Conditioning your horse

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Conditioning your horse

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    04-07-2011, 07:25 PM
Question Conditioning your horse

How do you guys condition your horses for trail riding? I'm going to be doing competitive trail riding with my Peruvian Paso, Connie, and she's not very fit from the winter, so I want to start conditioning her for this summer's events!

Do any of you have ideas for good exercises? What do you do one your own horse? How often should I ride her? Also, is there any special feed requirements? I'm also looking for an endurance saddle that's pretty cheap so if anyone could give recommendations, that's be great! Thanks!!!
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    04-07-2011, 07:44 PM
Green Broke
Do any of you have ideas for good exercises?

Trotting is an excellent exercise. Lots of trotting. For CTRs, you need down backing, turn on the forehand, turn on the haunches, and sidepass. If you can do those four things, you can literally do 95% of the obstacles. That back must be clean and straight, with as little rein contact as possible.

Do some "dressage patterns". Circles, squares, triangles... Back to freshman geometry. Do spirals, serpentines, and the like to limber her up and make her strong. Walk, trot, and canter poles. A good trail horse knows their feet are attached to their bodies. Walk hills, and eventually trot hills.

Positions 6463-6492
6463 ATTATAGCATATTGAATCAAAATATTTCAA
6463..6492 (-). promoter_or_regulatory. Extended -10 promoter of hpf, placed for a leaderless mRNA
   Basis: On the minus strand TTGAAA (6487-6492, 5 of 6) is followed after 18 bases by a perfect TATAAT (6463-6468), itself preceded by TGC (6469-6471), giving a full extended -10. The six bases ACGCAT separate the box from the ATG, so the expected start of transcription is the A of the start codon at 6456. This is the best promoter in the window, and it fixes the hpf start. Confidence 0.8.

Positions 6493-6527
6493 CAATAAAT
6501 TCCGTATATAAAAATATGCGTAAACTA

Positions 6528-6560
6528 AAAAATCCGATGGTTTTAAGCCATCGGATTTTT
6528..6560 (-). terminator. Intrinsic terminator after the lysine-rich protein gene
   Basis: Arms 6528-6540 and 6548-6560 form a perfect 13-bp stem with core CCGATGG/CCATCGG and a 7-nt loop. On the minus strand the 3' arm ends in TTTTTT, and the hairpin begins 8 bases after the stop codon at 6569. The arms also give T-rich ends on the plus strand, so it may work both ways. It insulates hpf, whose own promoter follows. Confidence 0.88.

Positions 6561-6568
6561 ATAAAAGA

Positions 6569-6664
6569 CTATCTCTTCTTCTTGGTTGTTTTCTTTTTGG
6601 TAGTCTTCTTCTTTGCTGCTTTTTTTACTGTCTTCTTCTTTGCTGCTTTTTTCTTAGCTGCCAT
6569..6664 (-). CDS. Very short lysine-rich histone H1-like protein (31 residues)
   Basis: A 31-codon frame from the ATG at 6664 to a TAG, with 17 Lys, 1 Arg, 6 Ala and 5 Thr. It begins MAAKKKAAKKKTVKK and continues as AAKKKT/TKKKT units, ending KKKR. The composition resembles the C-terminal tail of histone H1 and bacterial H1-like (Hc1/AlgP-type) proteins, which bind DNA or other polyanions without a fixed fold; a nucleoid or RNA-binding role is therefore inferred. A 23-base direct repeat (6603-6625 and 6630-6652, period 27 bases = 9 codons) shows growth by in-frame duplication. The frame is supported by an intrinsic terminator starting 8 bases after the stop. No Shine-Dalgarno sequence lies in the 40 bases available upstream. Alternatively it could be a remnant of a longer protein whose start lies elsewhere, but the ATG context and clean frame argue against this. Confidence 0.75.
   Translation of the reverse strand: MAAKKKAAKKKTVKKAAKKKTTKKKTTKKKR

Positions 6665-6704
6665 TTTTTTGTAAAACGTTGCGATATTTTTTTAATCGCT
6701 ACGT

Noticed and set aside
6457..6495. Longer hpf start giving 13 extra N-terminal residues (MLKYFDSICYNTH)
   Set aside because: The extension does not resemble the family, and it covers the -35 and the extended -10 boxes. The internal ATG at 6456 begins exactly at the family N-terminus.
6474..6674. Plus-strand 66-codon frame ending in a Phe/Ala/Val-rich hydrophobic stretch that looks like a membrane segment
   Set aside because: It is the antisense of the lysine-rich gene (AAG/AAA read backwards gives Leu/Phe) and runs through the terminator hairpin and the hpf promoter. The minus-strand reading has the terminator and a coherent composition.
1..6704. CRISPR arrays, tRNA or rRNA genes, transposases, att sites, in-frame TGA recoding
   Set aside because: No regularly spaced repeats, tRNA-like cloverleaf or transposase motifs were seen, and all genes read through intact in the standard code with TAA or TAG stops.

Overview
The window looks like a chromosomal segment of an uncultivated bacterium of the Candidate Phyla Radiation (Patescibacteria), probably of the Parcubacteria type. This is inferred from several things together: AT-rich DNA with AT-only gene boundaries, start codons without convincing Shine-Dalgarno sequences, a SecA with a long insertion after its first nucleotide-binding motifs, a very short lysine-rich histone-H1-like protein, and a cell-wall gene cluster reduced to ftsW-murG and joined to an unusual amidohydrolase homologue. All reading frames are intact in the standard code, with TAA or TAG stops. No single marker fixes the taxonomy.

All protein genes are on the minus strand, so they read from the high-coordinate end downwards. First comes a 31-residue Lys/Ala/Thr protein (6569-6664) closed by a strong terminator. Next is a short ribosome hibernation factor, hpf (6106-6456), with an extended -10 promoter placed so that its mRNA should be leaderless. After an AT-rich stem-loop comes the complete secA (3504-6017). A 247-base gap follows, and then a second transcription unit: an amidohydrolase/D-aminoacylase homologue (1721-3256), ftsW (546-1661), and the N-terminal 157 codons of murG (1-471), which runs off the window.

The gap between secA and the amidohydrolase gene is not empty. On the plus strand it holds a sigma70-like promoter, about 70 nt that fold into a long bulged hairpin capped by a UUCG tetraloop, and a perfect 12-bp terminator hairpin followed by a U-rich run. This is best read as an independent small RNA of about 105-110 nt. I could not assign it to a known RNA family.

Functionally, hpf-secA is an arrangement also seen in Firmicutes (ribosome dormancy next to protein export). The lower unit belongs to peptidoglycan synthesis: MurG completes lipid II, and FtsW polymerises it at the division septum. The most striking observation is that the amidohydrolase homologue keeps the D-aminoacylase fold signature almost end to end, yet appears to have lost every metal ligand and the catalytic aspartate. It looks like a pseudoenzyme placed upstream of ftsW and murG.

What do you do one your own horse?

I assume you mean, "on your own horse". I do CTRs with NATRC.

How often should I ride her?

Ideally, five days a week. A minimum of four. Once you get her conditioned, only three times a week are required.

Also, is there any special feed requirements?

Only if she starts losing too much weight and looking ribby, losing her coat shine, or similar problems. My horse is on Omagatin right now to keep her weight stable and gets some alfalfa.

I'm also looking for an endurance saddle that's pretty cheap so if anyone could give recommendations, that's be great!

What do you ride in now?
    04-07-2011, 07:48 PM
I would do a lot of trotting. It helps to build muscle and conditions her.
    04-07-2011, 08:08 PM
Thanks! I don't know if i'll be able to ride her 4 days a week, yet... maybe closer to summer. I'll definitely work on the pattern things with her this weekend and take her out on the trail. We have lots of hills around here so it shouldn't be a problem to get her working on those! I also need to work on backing up. Do you have any exercises to help with backing, turning on forehand and haunches, and sidepassing? We really need to work on that.

Right now I ride in an ordinary western saddle... isn't uber comfy so i'm thinking about getting an endurance saddle. Any reccomendations?